English JW Landing Page

Kingdom Hall of Jehovah’s Witness volunteers.JPG
Kingdom Hall of Jehovah’s Witness volunteers gather Saturday for announcements before a prayer blessing the food at lunch at the complete renovation of the Bremen Kingdom Hall. About 150 were on hand Saturday and more than 250 the weekend before to completely gut the building, build an addition, update the electrical, plumbing and HVAC along with re-bricking the exterior and re-roofing the building all in just a few weekends. The entire project is done with volunteer help and the only costs are the building materials. (Photo by Cliff Williams/Times-Georgian)

For Jehovah’s Witnessses, the construction of a new church building — known as a Kingdom Hall — is traditionally a team effort and one that’s often completed on three or more consecutive weekends.

The building teams are known as regional building committees. The Regional Building Committee, Georgia 4, is headed into the final weekend of rebuilding the Bremen Kingdom Hall on Clinton Street in Bremen. The group that assembles each weekend for the work is usually made up of about 150 to 200 skilled, licensed craftsmen.

Many of these Jehovah’s Witnesses projects involve the construction of new Kingdom Halls, but the Bremen project is a renovation of the existing building, according to Region 4 construction overseer Rick Gutierrez.

“We decided we’d tear off the exterior brick siding and roofing and add a 26-foot addition to the building,” Gutierrez said. “We had the full gambit of demolition, gutting out the inside and new framing and rebuilding everything. We added a new bathroom, all new inside rooms, updating and enlarging them.”

Before any of the actual hands-on work began, the project development department, which includes architects and engineers, did the design work, drew up plans and laid out the scope of the work.

“It was scheduled as a three-weekend project,” Gutierrez said. “We started our first demolition day on Thursday, Dec. 13. We worked from Thursday through Sunday. It was the biggest weekend we had and when most of the work was done.”

The largest number of workers, 282, showed up to work that weekend.

Work during those first four days included, in addition to demolition, the building of new tresses, framing in and putting on a new roof.
“About 65 percent of the brick work was also completed that first weekend,” he said.

Gutierrez said the workers are divided up into departments, based on the type of work they do. The construction department is broken down into sub-departments, including construction, construction support, building materials, cleaning and food.

“We have departments to handle dumpsters, portable toilets, site setup and non-construction duties,” he said. “We have a personnel department, safety and first aid.”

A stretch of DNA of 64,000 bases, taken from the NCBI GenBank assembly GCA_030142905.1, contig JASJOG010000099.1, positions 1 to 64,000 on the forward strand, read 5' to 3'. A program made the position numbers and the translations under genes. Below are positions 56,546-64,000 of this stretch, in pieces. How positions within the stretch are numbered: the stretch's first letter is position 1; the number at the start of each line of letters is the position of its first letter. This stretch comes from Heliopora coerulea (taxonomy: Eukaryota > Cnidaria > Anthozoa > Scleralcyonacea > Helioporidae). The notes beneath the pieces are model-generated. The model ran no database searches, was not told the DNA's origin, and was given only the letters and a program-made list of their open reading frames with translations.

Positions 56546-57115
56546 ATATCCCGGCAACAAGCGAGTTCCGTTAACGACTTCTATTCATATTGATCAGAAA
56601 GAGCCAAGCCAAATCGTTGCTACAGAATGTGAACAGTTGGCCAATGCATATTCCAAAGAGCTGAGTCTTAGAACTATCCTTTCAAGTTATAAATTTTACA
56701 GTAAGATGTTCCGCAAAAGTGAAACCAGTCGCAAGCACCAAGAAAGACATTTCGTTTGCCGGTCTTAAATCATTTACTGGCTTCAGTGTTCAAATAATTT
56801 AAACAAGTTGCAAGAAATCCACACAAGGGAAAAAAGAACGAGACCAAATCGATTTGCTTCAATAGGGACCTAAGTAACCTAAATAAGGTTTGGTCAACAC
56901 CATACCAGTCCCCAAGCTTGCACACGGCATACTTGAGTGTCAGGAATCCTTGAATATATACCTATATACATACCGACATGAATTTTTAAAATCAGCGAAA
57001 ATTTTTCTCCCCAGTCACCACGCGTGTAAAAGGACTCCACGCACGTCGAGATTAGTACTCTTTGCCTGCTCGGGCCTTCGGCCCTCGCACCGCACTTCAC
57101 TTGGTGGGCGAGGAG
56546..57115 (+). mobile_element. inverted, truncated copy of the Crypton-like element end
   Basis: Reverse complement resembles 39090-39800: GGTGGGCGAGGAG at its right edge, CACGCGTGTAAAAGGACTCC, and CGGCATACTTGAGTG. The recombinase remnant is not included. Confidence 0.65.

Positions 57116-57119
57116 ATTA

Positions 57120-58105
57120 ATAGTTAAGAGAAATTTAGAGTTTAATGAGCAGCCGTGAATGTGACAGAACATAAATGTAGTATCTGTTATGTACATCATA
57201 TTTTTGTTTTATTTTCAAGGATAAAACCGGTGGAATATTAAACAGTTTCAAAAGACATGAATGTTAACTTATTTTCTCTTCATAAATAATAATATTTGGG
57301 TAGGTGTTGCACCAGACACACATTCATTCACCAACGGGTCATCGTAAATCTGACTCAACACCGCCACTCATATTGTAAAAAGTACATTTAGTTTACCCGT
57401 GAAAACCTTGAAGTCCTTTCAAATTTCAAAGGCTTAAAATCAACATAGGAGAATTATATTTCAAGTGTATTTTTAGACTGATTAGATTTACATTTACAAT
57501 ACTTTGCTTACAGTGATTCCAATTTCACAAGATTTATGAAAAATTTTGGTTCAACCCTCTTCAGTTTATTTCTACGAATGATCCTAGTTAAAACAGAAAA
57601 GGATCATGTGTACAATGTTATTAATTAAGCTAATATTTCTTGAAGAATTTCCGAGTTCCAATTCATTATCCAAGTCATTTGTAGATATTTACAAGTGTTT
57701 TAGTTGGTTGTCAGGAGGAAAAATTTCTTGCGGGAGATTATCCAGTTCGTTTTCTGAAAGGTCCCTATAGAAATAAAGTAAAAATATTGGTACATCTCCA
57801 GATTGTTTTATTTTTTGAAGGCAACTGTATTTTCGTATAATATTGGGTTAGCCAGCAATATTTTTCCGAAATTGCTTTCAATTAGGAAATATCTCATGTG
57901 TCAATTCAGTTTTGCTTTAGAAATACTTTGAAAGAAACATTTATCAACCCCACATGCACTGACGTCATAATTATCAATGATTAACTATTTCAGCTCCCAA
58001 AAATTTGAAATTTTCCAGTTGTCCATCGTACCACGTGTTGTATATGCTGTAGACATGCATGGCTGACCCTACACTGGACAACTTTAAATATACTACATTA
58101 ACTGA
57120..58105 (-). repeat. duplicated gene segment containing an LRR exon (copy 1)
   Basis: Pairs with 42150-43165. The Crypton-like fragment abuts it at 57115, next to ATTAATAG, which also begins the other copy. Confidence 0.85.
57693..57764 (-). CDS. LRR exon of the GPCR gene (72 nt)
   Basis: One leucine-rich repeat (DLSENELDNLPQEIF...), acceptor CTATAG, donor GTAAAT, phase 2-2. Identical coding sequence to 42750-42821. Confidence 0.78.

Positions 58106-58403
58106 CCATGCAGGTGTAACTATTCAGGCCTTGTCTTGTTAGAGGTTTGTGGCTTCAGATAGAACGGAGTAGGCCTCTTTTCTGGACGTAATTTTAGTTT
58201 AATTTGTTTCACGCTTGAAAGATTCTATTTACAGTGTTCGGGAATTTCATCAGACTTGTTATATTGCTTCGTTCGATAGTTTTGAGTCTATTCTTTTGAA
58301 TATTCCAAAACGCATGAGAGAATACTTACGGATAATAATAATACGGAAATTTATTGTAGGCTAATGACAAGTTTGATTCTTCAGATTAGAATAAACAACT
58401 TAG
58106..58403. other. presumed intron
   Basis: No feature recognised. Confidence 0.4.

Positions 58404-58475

He noted the construction workers are cross-trained so they can move from area to area to help fill in where departments are short.
“We have a labor pool onsite we can pull from,” he said. “We may have 15 people on standby to help out wherever they’re needed. If the framing crew is short, they pitch in there. If it’s masonry, they work with them. When one crew finishes up one thing, they look around to see where they can help.”
On the second weekend, from Dec. 21-23, the crew had about 60 people working at the Bremen site. On Monday and Tuesday, he said about 30 workers were there.

“We’re going to be ready to go again this Friday through Sunday,” Gutierrez said. “On Friday, we have the carpeting going in and on Saturday, the electric, HVAC and plumbing. We’ll trim everything out and finish the cabinets and tops.”

He said Monday will be a big paint day and on Tuesday, the decorating department will go in and hang items to improve the appearance.
Gutierrez said inspections will be held on Wednesday. He said ceiling insulation and ceiling tile will be left to last.
“The inspector has to inspect everything before giving the order to ‘cover up,’” he said. “Hopefully, we’ll have everything approved and ready to go by Jan. 3-4. We hope they can have their first meeting in the new Kingdom Hall on Sunday, Jan. 6.”
Gutierrez said Georgia Committee 4 doesn’t have a geographically large region, but it includes all of metro Atlanta, which has a large number of congregations.
“Our region goes southwest to Franklin, covers the majority of Atlanta inside the perimeter, goes west to the Alabama border and north to just above I-20,” he said.

Gutierrez said the committee generally stays with a few basic designs for the buildings. He said the Bremen building is a gable construction and is built for a smaller congregation, about 90 members.
“We try to keep most buildings simple,” he said. “We try to keep them functional for what we need. We have several plans, but it tends to be one plan we use more than others in this area.”

Gutierrez said Jehovah’s Witnesses used to do a lot of “quick builds,” where all the work was completed in three or four days, with up to 1,000 people working at a time. However, he said there were often so many people onsite, they were bumping into each other.

“What we find so nice and loving about these projects are that all the people are volunteers,” he said. “They have their own regular jobs to earn money and support their families. They do this for free, paying their own transportation here and sometimes, taking days off from work. It costs them money to come work. Everybody says they’re not doing it for themselves, but for Jehovah, their god.”

According to the Jehovah’s Witnesses website, the religion has 109,403 congregations in 236 countries, with 19 million attending meetings. It publishes about 166 million copies of the Bible in 108 languages.